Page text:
Rupert Murdoch’s News Corp hacked in cyberattack believed to be linked to China | Science and technology news

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Journalists from Rupert Murdoch’s News Corp had data stolen after the company was hacked.

Investigators believe it was linked to China and affected a limited number of people working for outlets including News UK – publishers of The Times and The Sun – as well as the Wall Street Journal and the New York Post.

The company said in a regulatory filing it discovered the breach on Jan. 20 and an investigation is underway “to determine the nature, scope, duration and impact.”

Customer and financial data was unaffected and News Corp’s operations were uninterrupted.

In an email to employees, the company said the hack removed “a limited number” of email accounts and documents from the headquarters of News Corp, News Technology Services, Dow Jones, News UK and the New York Post concerned.

“Our preliminary analysis indicates that foreign government involvement may be associated with this activity and that some data has been extracted,” the email said.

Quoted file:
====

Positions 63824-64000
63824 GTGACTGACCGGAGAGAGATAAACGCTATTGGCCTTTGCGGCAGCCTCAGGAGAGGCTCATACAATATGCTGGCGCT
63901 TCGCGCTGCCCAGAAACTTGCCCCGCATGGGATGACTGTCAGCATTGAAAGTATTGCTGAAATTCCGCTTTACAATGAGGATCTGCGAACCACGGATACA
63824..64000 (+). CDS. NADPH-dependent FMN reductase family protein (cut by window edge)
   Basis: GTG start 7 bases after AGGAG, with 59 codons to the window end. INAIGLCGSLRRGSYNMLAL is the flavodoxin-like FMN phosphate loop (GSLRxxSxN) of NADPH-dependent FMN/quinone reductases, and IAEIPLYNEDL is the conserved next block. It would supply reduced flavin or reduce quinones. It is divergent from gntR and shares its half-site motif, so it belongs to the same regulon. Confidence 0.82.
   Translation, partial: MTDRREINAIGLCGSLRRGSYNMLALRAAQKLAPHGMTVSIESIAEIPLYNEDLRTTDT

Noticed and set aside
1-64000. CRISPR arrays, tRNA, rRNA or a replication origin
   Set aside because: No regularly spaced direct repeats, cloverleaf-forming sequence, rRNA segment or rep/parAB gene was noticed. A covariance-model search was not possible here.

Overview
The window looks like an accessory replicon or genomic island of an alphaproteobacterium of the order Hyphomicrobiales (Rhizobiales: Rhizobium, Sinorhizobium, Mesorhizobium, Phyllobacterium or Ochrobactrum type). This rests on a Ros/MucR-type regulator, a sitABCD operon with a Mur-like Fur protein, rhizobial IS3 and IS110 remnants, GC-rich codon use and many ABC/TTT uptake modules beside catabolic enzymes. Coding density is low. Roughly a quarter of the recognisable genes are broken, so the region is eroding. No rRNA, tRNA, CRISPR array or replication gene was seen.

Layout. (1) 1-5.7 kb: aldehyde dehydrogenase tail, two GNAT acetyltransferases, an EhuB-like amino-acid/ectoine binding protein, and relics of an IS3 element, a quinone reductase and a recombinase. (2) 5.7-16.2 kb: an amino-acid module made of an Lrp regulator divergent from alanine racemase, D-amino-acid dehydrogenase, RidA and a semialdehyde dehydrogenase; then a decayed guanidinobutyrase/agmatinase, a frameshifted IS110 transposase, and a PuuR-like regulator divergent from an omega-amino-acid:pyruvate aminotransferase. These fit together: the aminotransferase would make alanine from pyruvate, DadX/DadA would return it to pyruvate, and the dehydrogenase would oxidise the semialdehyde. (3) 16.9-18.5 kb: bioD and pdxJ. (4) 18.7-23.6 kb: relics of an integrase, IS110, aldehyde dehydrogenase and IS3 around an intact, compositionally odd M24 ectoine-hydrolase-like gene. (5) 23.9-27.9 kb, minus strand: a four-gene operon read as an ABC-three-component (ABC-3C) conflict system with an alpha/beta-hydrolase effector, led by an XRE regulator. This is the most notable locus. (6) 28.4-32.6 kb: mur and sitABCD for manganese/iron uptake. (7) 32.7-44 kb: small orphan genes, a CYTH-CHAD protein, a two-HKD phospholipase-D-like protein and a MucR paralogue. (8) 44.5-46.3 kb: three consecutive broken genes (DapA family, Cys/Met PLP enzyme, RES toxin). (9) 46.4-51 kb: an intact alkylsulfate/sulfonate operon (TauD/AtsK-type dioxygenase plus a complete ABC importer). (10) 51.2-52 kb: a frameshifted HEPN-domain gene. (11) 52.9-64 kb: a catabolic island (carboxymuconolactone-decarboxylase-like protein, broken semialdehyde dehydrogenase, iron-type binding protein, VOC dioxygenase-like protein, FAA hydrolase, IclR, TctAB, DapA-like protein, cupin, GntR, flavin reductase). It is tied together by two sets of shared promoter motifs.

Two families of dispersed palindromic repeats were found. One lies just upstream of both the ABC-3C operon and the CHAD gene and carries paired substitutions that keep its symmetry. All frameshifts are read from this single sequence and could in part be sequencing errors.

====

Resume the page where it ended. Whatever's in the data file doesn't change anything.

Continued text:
“Our main concern is the protection of our staff, including our journalists, and their sources,” it added, saying it believes “threat activity has been contained.”

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The affected companies belong to Rupert Murdoch

How was the attack linked to China?

David Wong, an adviser to cybersecurity firm Mandiant, which is investigating the hack, said the hackers are believed to have “a connection to China, and we believe they are likely to be involved in espionage activities to gather information that benefits China’s interests.” .

The Chinese embassy in Washington did not immediately respond to a request for comment.

Earlier this week, the FBI said it opens investigations related to suspected Chinese espionage operations about every 12 hours and currently has more than 2,000 investigations open.

Director Christopher Wray said Chinese government hackers have stolen more personal and corporate data than all other countries combined.

While no customer data was stolen on this occasion, the data of the company’s journalists, who are in constant contact with sources of sensitive information, are a major concern.

It was not known when the hackers entered the network or how much data they stole.

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Runa Sandvik, former director of information security at The New York Times, said that while major newsrooms have shown great strides in helping their journalists navigate the digital world in recent years, these efforts are not enough to stand up to one skilled to defend determined opponents.

News Corp’s assets also include publishers HarperCollins, News Corp Australia and Storyful, which do not appear to have been targeted by the hackers, according to emails sent to employees.

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